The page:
You are not the audience…you are actually the performer.
You are not the audience of the story of the world.
You are not spectating or watching or passively witnessing the song that is our universe.
You are an active participant in it.
part two: a way to understand human agency
The question of human agency is, simply put, "Does the world happen to you or do you have a role in the world?"
To be fair, there is a little both / and here. Certain things, without your input, happen. However, if there is a notion that it is only "certain things" as opposed to "all things," then we must assume you have some input. Especially in theology, there have been many prospects pushing that we are more akin to marionettes - beings with no capability, at the whim of a divine string puller who has predestined our every move. While most serious theologians would never go that far, worldviews and philosophies have offered a world without free will; without any human agency.
Assuming you are still reading and, therefore, decided to read these words, I suppose you don't fully buy the puppet master or predetermined computer sequence concept that we are all just artificially undergoing actions or thoughts or experiences that have been previously plugged in (unless the sequence pre-determined that you would read this...hmm...). I'll leave this debate to actual philosophers because the pragmatic implication of either system would still involve you carrying out a role with, at least, some sort of agency.
The implication would mean the difference between an audience spectator and a performer.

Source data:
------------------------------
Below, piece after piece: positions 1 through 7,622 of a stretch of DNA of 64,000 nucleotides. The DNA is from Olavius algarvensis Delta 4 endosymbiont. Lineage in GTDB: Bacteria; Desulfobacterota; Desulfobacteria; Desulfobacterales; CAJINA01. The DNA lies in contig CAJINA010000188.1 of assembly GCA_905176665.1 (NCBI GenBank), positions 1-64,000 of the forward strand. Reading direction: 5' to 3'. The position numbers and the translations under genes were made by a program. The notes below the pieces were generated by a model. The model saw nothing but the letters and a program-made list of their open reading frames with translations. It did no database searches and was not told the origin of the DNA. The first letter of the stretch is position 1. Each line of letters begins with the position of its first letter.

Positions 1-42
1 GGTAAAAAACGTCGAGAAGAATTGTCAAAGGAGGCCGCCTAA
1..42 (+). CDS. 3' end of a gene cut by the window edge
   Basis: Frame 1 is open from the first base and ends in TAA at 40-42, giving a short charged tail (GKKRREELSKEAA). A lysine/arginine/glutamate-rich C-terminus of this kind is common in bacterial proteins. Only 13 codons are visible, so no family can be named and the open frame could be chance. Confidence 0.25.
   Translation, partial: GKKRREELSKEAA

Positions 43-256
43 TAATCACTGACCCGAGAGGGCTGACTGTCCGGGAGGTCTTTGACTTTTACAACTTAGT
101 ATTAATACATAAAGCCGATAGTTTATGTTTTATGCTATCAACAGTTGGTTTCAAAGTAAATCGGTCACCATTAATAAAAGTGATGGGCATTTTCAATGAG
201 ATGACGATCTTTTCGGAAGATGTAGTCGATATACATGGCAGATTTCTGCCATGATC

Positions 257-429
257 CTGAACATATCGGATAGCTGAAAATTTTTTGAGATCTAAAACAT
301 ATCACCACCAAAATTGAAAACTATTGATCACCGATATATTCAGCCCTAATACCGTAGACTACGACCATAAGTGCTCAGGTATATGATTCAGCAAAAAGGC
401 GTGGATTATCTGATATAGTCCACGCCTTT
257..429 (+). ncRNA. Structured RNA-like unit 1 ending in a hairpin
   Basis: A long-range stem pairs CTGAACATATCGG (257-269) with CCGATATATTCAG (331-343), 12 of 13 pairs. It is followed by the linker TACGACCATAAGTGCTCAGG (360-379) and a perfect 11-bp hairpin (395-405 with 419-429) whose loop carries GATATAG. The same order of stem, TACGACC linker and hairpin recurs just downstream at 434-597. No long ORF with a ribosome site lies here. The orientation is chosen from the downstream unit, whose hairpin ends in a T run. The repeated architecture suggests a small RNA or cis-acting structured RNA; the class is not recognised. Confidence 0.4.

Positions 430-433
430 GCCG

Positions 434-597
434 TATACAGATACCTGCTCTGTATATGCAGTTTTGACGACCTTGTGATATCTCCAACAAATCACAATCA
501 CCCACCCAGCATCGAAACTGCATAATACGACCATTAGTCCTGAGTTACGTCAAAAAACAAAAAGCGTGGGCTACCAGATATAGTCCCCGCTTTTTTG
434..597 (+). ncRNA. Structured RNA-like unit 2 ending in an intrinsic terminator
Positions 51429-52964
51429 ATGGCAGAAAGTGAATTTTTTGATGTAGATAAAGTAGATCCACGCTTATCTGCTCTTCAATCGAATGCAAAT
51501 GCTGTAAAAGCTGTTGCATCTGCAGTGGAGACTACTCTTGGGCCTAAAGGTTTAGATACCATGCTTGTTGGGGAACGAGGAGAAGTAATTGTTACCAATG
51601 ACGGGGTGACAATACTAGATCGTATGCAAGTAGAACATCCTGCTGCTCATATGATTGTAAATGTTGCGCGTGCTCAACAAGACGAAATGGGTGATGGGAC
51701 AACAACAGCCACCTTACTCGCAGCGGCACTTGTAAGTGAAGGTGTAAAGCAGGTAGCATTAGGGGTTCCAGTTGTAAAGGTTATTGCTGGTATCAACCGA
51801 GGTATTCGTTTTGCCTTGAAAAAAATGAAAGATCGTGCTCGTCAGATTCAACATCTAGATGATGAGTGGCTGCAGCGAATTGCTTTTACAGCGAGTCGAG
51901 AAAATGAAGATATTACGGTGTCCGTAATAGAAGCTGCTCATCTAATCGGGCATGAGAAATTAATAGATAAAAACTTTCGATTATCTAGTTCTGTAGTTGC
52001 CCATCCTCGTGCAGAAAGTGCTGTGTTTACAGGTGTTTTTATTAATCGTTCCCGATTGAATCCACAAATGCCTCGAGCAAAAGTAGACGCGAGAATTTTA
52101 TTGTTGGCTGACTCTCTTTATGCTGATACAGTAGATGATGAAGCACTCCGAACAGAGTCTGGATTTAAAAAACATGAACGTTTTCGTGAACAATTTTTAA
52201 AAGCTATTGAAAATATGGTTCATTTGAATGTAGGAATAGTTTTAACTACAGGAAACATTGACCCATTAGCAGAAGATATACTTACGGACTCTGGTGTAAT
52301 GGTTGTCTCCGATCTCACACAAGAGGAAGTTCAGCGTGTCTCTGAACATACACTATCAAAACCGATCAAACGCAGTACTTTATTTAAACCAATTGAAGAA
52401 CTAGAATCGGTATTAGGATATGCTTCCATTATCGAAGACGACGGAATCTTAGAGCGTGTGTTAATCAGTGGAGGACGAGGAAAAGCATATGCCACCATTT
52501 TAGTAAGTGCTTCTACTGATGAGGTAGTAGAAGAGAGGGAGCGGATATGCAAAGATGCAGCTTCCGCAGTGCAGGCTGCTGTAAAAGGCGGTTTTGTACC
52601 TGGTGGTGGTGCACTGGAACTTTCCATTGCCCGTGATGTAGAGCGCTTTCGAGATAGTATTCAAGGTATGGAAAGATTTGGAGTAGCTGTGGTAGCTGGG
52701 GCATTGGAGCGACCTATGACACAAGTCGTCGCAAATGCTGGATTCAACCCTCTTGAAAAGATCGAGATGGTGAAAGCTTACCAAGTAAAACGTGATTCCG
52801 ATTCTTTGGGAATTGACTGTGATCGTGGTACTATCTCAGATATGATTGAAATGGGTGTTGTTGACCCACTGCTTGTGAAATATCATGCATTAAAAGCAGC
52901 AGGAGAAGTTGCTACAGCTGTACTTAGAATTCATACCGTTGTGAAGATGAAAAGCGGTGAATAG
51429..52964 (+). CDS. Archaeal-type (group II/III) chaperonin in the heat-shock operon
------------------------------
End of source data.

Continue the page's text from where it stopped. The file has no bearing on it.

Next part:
In another metaphor, being the character within the story of the world or being an author of said story.
The point John Cage was attempting to make with music is parallel with the question of human agency. Wherever you fall philosophically, is it not more healthy, impactful, and responsible to acknowledge the power of human capability? You can assume that you are just a character in the book with the story already set or you can see yourself as someone with immense propensity to cultivate the very unfolding of that story. You can see yourself as someone who simply sits and listens to the song being played with no control or no value to add or you can see yourself as contributing to the complex totality of the performance.
While our culture has conditioned us, especially form the entertainment industry, to be pure consumers without much control simply looking in on what the main characters decide. From government to sociology to economics, we have good reason to feel like there is an invisible hand and people of actual power who have made the decisions and we simply have one option of automated response.